Although the crash is different from when a motorist takes his or her eyes off the road and causes an accident, which is commonly seen on the road, it’s still a classic example of dividing attention in a way that compromises safety.

The Colorado-based helicopter company, Air Methods, operates more than 300 air-medical bases in 48 states. According to reports, Air Methods has long prohibited the use of electronic devices by pilots, but has implemented a “zero tolerance policy” since the accident.

This use of electronic devices in the cockpit occasionally makes headlines, including a few years ago when a plane overshot the runway because the crew was on their personal laptops. But on the other hand, text messages have also been used to save lives, such as when an aircraft controller landed a small airplane that had lost electricity by texting the pilot. Pilots are allowed to use electronic devices – including laptops and iPads – when the plane is cruising.

[via Skift]

[Photo credit: Flickr user Melina Manfrinatti]

New Aviation Technology Brings Safer Travel Today, Looks To Future

Commercial aviation technology has come a long way since its first flight in 1914, a 23-minute flight between St. Petersburg and Tampa, Florida. Along the way, a great amount of the technology in today’s aircraft, enabling travelers to fly around the world, was developed right here in the United States. That tradition continues with some recent advances, in use right now or on their way, that address current needs and future concerns.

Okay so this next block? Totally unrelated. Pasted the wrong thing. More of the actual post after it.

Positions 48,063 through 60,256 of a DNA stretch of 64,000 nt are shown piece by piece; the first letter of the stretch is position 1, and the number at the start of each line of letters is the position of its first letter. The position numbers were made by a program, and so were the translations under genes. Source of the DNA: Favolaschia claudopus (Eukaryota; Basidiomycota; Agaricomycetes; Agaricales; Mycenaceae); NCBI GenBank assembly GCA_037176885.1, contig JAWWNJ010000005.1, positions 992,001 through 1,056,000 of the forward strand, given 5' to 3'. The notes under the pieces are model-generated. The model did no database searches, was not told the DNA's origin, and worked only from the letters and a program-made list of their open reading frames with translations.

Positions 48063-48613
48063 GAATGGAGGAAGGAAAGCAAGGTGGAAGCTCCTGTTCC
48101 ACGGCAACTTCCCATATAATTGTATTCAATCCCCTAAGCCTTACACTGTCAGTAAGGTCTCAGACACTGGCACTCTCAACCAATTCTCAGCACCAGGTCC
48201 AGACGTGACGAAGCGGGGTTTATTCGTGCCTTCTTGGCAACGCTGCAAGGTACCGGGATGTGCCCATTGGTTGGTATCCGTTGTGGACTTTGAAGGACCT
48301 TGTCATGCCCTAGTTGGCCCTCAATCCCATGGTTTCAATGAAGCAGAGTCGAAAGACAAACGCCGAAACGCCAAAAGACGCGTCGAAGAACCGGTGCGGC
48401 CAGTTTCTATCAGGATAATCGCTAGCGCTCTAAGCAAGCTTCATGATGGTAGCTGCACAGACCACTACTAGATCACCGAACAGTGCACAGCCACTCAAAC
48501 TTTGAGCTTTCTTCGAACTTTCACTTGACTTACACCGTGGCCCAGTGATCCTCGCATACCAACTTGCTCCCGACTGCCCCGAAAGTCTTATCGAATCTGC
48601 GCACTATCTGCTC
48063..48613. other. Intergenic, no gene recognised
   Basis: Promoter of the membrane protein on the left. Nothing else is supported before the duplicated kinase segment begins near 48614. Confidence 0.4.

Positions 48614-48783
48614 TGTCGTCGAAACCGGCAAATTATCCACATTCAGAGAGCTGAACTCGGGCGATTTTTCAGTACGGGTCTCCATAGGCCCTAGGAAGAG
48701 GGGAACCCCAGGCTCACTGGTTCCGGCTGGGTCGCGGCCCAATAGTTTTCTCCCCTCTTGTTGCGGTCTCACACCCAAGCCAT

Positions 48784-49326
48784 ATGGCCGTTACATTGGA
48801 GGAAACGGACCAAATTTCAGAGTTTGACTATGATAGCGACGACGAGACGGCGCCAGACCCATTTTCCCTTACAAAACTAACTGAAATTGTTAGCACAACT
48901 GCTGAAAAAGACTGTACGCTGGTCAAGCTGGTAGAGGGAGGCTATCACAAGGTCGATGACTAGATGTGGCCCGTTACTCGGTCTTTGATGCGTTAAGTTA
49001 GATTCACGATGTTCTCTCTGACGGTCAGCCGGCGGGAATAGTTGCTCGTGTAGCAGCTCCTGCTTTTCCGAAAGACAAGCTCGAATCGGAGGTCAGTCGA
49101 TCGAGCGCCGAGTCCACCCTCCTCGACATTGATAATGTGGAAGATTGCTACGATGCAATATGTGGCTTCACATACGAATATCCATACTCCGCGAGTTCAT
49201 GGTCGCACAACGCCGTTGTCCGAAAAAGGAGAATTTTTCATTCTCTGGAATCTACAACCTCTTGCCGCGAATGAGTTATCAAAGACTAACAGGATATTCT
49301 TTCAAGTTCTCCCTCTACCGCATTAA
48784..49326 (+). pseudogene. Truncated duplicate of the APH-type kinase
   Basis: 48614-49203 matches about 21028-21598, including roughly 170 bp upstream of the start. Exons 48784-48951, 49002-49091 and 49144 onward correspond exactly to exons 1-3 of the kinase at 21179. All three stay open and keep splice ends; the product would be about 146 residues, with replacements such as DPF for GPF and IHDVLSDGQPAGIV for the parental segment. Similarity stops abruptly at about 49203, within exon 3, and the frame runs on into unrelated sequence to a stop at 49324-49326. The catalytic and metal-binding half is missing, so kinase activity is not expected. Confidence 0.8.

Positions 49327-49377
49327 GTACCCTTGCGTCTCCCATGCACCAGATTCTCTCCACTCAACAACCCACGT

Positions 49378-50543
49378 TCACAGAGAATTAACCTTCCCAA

In Alaska, landing a commercial aircraft has its unique challenges. Mountains surround the airport in Juneau; Sitka’s small runway or Kodiak’s strip that ends at the side of a mountain have first officers watching the captains-only landings.

“The weather around here can be unpredictable,” said Clarissa Conley, the F.A.A. manager for Juneau International Airport in a New York Times report. “You name it, we’ve got it. And the terrain can make flying here pretty challenging, particularly when visibility is low.”

Addressing that specific issue of today, Alaska Airlines developed satellite guidance, a navigation technique that made landing at Alaska’s airports far safer and is a big part of the Federal Aviation Administration’s plan to modernize the nation’s air traffic system.Meanwhile, looking to the future, NASA is about to wrap up a three-week flight test of biofuels that began on February 28. Called the Alternative Fuel Effects on Contrails and Cruise Emissions (ACCESS) research, NASA is flying a DC-8 “flying laboratory” out of its Dryden facility, doing tests on biofuel that promise to collect data on emissions, engine performance and contrails. NASA does that by flying one of their Falcon jets as close as 300 feet behind the DC-8, mostly over restricted airspace.

But an AVWeb post notes NASA saying that “if weather conditions permit, the Falcon jet will trail commercial aircraft flying in the Southern California region, in coordination with air traffic controllers.” NASA does say that if following a commercial airliner, the distance will be ten miles between aircraft.

The NASA study and similar investigations by the European community hope to reduce dependence on fossil fuels and, in turn, reduce emissions by the commercial airline industry.

[Photo credit – Flickr user Niels van Eck]